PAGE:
About us

Fís na Muingi-Iorras, a voluntary community group came together in late 2005 to preserve the important heritage of the Congested Districts Board’s Lace Industry in Erris. Údarás na Gaeltachta, owners of the former Muings lace School Centre were approached with the object of securing a lease on the premises for the creation of an interpretative centre with Lace Museum.

  • In October 2006 The Erris leader Company funded a feasibility study, undertaken by North West Consulting, Sligo, and the study was recently updated in 2008.
  • In 2007, Údarás na Gaeltachta offered the committee a commercial lease, subject to certain conditions being met.
  • In September 2007 Fís na Muingi-Iorras formalised its status to a Company Limited by Guarantee. An application for charitable status is underway.
  • Our architect Mark Stephens drew up plans for the development of the Muings premises and submitted them to Mayo County Council. Full planning permission was granted in August 2009.

Fís na Muingi-Iorras has been active in the community and rekindled public awareness of the heritage of the Irish Crochet Lace Industry in Erris. Information days are held regularly. The response to the committee’s endeavours was overwhelming. Long forgotten lace made by previous generations, documents and photos were retrieved from attics and the backs of cupboards; letters, photos and documents started arriving from Erris émigrés. The committee built on this response through a series of exhibitions and sponsored fundraising events, attracting up to 400 attendees from many parts of Ireland and overseas, as well as curators and academics. The media gave enormous support to the project and continue to do so. Talks and demonstrations are given to adult education courses

A considerable body of desk and field research has been undertaken. Committee members have familiarised themselves with relevant Heritage centres and Museums, at home and abroad. Our Website www.laceschool.com has brought to the attention of a Global audience of Lace enthusiasts, Fibre art/craft groups, Irish interest groups including online Press, Genealogy researchers.
Helen Moreau is Secretary of Fis na Muingi-Iorras, she grew up in Dublin. Whilst undertaking a genealogical study of her maternal ancestors, Helen became increasingly conscious of the need to place them in the context of their landscape and the prevailing conditions of their times. Such family information as she had was limited to that provided by a late uncle, some scrappy anecdotal material and her own memories from childhood holidays, spent on her grandfather’s farm. The old people were long gone and with them went most of the old ways and folk memories. Word got around about Helen’s research and descendants of past Erris émigrés, mainly from the US, as well as local people began calling on her for information about their ancestors.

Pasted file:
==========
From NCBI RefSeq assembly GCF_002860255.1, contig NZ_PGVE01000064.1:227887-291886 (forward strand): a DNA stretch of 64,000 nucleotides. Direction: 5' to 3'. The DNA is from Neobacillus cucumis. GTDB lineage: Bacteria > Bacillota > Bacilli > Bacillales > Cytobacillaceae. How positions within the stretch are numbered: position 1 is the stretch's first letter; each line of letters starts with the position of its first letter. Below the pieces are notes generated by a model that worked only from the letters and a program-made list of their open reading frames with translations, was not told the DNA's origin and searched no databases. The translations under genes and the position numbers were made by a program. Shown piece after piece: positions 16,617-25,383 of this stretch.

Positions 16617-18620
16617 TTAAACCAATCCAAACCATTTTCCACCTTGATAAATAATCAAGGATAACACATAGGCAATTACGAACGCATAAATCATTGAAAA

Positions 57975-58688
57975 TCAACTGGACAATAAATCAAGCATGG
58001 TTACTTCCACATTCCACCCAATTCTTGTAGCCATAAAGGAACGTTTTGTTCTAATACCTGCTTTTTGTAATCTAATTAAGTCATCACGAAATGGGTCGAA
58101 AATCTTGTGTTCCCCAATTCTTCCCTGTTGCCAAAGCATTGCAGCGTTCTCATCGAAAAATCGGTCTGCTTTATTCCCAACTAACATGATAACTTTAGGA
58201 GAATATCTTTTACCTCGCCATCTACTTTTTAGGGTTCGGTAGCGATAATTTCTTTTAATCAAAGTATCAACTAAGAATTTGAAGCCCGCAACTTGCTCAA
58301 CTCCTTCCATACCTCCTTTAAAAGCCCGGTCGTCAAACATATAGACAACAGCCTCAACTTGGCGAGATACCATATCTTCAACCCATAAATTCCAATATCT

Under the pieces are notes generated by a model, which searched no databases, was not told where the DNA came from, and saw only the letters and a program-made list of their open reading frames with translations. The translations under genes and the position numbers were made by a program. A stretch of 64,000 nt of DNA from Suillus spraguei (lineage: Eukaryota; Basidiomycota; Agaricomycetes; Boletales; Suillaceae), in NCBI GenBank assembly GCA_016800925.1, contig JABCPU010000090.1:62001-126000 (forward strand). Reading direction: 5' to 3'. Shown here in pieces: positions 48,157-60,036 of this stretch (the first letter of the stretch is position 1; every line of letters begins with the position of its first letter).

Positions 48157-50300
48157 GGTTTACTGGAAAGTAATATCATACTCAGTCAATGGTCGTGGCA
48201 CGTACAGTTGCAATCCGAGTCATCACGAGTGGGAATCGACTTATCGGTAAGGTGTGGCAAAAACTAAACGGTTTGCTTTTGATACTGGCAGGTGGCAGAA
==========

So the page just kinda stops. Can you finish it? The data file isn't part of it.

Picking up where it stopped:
Data for events such as births, deaths, marriages, emigration and ship manifests, when they could be sourced, were often fraught with frustrating discrepancies; in any event they were invariably as dry and dusty as their provenances. Due to the ravages of history, past poverty and massive emigration much has been lost.  In context, there is currently little in Erris that speaks for or of our forebears, Helen’s ideas for the development of the Muings lace school project evolved from this barrenness.

She is passionately dedicated to the objectives of the project and works diligently to promote them. She sees the celebration of the lives of the generations of women and girls who worked for the Lace schools of Erris as the project’s central theme. Her aunts were assistant teachers at Muings.

Mary-Kate Coyle, joint treasurer, is from Erris and worked at the Muings lace school. She is involved in fundraising and is determined that the Muings Lace school’s place is firmly in our community as a folk museum/ heritage centre, and is working very hard towards achieving that end.

Mary Togher, joint treasurer and active fundraiser is also from Erris and worked at the Muings Lace school for a number of years. Mary is the third generation of her family to have worked for Muings lace school; she absolutely believes that Muings Lace school must be saved for the Erris community.

John Healy is a local business man, he is very active in the community; he assists with fundraising. He is dedicated to the success of the project and sees its great potential for the community at large.

Father Seán Noone is Ships Chaplain and author of ‘Where the Sun Sets’, an account of Erris and its townlands.

Eamonn Padden ‘Erris man of the Year’ 2004, is a well known Hotelier and property developer.